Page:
The housing market recovery has come “too late” for many estate agents, according to accountants, as recent figures showed insolvencies have risen 57pc in the year to the end of June.
Let’s cut to the chase about house prices and the way houses should be bought and sold; without further delay?
Here’s the dilemma. If we leave the way things work in the housing market as they are, what will continue to happen is estate agents will try more and more desperately hard to get the best possible price for their clients (and so stay instructed) in what is indisputably a difficult market - with money still extremely hard to chase for.
What usually happens is ‘For Sale’ notices stay up a long-long time, until somebody with enough money and a great desire for the house in question decides to sign up and pay up.
That’s all fine and dandy provided there’s someone out there who is prepared to make that leap of faith for the particular house being sold.
The downside is, this can take a long time and may well result in hard negotiating with the prospect of downwards serial price adjustments before contracts ultimately exchange. Selling to move up (or indeed down) the chain is doubly troublesome as a result.
Anyone buying under these criteria will clearly have to be expecting to stay for the medium/long term at their next house because they will know there will be no easy sale, should that be needed, for some while to come. They are effectively buying into a future market, betting on the likelihood that prices will eventually go up further.
Our alternative strategy, on the other hand, is to trade on the gains available from selling at slightly more attractive prices.
The idea is that if properties start changing hands more quickly and more frequently, the knock-on effect for the whole market would be more sales completions per year and hence more business, more fees and more market activity.
The added bonus would be more speed in selling whenever the day comes for each homeowner to do so.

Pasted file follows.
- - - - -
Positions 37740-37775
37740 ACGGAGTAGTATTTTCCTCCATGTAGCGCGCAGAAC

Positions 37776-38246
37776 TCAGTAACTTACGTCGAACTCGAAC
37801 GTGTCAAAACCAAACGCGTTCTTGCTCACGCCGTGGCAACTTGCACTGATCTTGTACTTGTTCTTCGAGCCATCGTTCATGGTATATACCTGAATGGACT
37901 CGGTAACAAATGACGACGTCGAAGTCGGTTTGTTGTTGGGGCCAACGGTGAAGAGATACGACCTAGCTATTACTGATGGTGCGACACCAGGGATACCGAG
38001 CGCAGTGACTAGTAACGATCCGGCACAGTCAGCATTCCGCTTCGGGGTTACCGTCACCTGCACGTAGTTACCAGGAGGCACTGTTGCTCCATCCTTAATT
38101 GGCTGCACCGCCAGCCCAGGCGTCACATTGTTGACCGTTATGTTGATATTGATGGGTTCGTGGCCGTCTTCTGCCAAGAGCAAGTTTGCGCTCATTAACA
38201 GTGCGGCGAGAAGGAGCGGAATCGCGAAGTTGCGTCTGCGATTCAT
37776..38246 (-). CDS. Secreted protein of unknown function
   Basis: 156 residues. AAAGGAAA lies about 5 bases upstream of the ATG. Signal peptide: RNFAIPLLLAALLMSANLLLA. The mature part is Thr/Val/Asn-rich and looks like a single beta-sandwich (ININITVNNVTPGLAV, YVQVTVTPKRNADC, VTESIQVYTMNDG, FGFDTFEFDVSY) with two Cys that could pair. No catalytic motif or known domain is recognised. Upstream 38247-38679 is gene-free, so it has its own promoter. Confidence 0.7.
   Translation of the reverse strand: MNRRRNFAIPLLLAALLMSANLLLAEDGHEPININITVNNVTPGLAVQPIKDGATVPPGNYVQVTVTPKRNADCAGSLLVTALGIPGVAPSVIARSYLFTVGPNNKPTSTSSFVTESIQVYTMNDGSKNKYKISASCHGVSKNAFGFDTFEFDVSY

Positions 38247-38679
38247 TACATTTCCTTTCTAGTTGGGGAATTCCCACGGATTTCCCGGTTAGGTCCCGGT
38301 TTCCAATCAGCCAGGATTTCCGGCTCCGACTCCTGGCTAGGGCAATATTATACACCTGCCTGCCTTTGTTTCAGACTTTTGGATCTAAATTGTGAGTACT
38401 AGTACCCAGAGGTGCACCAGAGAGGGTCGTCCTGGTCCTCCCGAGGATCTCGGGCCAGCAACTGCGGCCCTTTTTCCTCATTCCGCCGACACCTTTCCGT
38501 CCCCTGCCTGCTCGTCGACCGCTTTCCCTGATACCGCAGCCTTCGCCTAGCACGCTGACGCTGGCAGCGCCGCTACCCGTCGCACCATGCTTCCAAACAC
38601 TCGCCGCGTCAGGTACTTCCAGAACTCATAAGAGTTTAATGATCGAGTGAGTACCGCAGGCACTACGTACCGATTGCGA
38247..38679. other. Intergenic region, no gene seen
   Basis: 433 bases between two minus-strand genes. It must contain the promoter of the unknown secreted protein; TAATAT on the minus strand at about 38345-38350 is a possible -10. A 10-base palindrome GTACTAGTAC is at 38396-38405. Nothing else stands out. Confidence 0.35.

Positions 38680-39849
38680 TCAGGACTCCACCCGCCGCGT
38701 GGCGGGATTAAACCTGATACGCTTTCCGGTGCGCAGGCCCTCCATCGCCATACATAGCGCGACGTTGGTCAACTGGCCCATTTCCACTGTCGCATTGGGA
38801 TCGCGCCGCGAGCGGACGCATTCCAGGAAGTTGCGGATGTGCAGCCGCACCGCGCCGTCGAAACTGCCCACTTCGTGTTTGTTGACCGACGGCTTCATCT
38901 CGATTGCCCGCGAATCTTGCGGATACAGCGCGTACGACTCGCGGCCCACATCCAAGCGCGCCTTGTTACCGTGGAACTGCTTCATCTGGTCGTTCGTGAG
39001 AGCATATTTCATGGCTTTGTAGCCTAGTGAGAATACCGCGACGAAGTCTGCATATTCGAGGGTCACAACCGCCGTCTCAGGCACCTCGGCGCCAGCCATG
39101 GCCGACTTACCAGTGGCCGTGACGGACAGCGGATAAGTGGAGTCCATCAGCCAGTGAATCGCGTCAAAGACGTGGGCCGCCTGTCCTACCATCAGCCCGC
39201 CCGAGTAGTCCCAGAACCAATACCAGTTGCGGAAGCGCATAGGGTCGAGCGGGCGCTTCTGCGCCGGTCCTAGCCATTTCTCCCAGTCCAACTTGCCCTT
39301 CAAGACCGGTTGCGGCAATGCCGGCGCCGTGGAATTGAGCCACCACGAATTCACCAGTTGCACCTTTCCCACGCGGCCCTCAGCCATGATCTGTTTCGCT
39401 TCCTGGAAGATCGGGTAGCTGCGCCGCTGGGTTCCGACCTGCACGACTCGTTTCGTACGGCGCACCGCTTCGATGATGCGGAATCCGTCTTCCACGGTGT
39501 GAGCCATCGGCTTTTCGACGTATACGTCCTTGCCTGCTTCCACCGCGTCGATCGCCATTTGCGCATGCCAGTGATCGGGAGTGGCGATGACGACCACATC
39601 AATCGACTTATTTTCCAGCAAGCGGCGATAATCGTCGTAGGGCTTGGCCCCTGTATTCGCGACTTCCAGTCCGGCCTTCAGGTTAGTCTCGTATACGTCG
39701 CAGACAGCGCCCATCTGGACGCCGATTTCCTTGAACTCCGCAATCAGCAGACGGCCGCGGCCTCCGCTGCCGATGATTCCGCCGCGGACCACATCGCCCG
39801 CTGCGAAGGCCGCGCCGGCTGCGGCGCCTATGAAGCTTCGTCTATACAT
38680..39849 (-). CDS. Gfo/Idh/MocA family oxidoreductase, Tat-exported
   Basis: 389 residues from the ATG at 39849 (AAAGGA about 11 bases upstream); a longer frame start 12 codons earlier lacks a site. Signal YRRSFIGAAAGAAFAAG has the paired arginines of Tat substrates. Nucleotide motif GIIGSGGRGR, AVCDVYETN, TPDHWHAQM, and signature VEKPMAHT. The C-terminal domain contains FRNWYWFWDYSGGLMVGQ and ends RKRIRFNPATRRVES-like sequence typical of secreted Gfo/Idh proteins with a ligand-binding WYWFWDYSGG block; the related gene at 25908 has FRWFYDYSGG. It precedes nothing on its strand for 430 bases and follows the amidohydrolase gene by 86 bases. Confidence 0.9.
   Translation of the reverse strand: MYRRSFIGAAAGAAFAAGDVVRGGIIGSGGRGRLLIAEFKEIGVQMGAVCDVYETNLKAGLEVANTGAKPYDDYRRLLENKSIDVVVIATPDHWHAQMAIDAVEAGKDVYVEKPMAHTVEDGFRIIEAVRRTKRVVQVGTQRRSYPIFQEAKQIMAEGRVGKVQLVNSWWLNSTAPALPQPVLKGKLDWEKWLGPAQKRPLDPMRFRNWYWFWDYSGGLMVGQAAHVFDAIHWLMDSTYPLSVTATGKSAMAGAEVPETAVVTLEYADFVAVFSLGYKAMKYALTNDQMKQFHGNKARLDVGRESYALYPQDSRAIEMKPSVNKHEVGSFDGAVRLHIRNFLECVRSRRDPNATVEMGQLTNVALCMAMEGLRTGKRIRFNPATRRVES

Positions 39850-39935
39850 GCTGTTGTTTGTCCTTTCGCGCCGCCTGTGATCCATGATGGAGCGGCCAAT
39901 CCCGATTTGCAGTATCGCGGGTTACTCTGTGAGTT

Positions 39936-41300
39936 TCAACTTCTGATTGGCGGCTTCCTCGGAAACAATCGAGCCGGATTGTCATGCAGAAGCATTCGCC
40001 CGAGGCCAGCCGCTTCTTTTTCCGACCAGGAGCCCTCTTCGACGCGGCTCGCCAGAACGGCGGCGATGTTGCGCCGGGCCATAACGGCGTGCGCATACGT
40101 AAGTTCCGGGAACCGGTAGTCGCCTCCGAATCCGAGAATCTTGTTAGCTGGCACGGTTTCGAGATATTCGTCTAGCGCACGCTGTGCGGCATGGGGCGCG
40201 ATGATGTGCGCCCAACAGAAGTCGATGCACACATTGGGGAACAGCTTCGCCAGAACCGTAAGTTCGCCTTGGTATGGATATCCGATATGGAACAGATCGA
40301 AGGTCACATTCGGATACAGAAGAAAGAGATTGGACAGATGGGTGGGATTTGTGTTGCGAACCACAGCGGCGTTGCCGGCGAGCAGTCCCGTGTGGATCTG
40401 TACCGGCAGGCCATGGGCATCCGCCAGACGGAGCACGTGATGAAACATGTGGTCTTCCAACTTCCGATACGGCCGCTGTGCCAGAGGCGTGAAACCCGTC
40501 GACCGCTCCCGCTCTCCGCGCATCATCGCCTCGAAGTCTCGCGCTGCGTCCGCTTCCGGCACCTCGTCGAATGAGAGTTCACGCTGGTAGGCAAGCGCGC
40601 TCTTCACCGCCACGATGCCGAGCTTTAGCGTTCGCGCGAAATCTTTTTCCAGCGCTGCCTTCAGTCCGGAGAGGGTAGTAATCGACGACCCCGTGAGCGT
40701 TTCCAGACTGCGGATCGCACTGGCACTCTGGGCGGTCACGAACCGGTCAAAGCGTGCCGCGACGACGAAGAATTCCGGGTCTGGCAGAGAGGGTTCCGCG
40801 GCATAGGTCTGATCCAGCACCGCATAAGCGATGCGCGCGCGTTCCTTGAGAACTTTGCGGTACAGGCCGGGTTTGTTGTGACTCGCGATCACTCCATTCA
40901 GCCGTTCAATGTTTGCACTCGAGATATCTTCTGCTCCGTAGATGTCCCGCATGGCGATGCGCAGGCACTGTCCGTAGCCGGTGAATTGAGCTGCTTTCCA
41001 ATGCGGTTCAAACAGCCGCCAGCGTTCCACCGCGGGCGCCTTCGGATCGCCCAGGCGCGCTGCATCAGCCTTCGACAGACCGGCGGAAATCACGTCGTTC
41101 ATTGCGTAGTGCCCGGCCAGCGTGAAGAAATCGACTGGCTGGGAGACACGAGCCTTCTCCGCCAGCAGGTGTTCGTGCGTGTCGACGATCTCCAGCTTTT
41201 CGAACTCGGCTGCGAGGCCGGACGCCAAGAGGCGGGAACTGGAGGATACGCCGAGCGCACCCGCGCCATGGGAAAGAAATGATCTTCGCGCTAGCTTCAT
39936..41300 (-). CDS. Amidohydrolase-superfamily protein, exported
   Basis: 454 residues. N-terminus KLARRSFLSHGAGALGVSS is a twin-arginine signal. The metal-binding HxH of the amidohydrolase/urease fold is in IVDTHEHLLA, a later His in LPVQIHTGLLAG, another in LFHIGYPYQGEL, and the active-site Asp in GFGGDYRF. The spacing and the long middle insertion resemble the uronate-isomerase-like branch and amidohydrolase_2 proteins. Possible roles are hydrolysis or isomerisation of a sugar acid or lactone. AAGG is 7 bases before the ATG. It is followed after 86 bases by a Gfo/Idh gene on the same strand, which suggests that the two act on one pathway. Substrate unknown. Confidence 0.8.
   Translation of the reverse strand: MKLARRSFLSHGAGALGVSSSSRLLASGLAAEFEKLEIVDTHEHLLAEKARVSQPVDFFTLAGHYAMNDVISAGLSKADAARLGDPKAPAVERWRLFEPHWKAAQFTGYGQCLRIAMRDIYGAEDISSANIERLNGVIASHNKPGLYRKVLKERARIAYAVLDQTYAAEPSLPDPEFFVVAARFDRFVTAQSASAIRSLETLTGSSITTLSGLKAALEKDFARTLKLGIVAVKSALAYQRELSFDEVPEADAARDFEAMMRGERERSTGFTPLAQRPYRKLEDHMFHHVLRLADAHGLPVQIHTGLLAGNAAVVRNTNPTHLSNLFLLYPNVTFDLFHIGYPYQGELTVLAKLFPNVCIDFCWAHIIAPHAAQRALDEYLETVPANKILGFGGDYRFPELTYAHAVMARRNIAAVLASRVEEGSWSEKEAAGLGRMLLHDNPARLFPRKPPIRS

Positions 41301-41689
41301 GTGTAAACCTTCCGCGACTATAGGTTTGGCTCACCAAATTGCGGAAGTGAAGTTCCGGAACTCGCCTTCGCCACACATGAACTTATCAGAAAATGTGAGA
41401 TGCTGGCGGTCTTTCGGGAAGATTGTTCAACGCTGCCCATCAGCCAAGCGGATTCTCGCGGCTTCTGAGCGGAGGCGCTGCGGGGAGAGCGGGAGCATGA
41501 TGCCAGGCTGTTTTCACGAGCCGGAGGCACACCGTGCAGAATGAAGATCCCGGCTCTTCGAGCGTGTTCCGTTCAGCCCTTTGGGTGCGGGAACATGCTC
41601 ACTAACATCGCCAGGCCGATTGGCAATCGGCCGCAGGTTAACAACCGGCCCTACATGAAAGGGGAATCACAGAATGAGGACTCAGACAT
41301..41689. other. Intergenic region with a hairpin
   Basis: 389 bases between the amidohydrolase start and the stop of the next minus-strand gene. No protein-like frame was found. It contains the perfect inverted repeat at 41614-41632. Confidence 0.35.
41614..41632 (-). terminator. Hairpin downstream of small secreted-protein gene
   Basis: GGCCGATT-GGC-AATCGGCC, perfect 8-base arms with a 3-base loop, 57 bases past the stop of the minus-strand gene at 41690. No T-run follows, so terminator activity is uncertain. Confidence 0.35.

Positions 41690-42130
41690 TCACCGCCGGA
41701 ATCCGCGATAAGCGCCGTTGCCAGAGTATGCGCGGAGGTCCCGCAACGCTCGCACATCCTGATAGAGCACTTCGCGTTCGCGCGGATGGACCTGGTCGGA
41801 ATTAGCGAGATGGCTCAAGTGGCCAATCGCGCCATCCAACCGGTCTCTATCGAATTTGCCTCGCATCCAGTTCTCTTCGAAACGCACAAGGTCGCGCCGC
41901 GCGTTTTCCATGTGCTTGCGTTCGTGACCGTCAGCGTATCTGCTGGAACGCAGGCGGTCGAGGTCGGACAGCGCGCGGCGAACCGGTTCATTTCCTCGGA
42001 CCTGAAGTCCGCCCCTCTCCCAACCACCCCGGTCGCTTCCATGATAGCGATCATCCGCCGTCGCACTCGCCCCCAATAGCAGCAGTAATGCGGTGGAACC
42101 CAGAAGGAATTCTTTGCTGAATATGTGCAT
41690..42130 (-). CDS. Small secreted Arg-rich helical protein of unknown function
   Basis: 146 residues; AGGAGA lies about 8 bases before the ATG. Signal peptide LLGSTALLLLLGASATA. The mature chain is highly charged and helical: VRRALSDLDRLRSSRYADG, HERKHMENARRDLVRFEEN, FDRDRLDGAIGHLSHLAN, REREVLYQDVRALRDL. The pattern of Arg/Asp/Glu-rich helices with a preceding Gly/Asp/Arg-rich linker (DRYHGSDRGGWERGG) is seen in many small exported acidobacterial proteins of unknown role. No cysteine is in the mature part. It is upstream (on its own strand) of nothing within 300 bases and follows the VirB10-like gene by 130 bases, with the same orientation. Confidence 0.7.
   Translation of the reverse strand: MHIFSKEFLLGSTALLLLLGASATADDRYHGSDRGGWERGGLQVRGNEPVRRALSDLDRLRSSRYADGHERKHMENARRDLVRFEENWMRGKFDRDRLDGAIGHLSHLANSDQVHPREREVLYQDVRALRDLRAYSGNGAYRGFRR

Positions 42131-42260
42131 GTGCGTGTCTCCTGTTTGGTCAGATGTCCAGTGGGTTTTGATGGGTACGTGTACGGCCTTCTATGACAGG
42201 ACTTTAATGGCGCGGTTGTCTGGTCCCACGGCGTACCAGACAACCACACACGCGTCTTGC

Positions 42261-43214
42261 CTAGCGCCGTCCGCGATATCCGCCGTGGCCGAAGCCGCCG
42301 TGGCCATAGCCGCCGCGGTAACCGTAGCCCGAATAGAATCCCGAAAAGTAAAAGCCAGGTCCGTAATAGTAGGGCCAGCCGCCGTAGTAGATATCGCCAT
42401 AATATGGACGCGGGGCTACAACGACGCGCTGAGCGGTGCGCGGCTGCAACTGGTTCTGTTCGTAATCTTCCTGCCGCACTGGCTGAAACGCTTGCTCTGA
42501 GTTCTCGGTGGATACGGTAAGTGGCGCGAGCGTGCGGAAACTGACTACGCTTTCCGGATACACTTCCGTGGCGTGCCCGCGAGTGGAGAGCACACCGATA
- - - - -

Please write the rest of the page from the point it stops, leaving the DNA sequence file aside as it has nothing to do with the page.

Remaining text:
The result of this would be the market would trade better both in difficult and in buoyant times. Everyone would benefit. There would be no losers.
The only reason why this cannot happen straight away is that agents are continually chasing for more houses to beat the numbers on their competitors’ books!
This is what needs to be changed. I’m proposing that if the Internet was allowed to compete with estate agents equally, everything would start to come right - for everyone, even for agents themselves.
Therefore I support the idea of levelling the playing field for all people to sell either on the Internet direct, with agents (but not with sole agency contracts), or using both ways at the same time.
To summarise, I am claiming here, there would be no losers.
I urge anyone reading this to have faith in these proposals. They, and they alone, can carry the whole housing economy out of the quagmire it is presently in.
They can resolve all the crises involved, including the problem of how to distribute currently available property to those whom need it most.
They can in addition, stimulate the production of new housing development commensurate with the level of demand for it, naturally based on the population in existence at the time.
If anyone has any question about the viability of this plan for marketing houses equitably, we shall be glad to respond with a full explanation of how that particular aspect of the plan would work.
We are therefore happy to explain any aspect of this plan in sufficient detail to satisfy all genuine enquiries about it.
Posted by: Property Match (UK): The modern way to market houses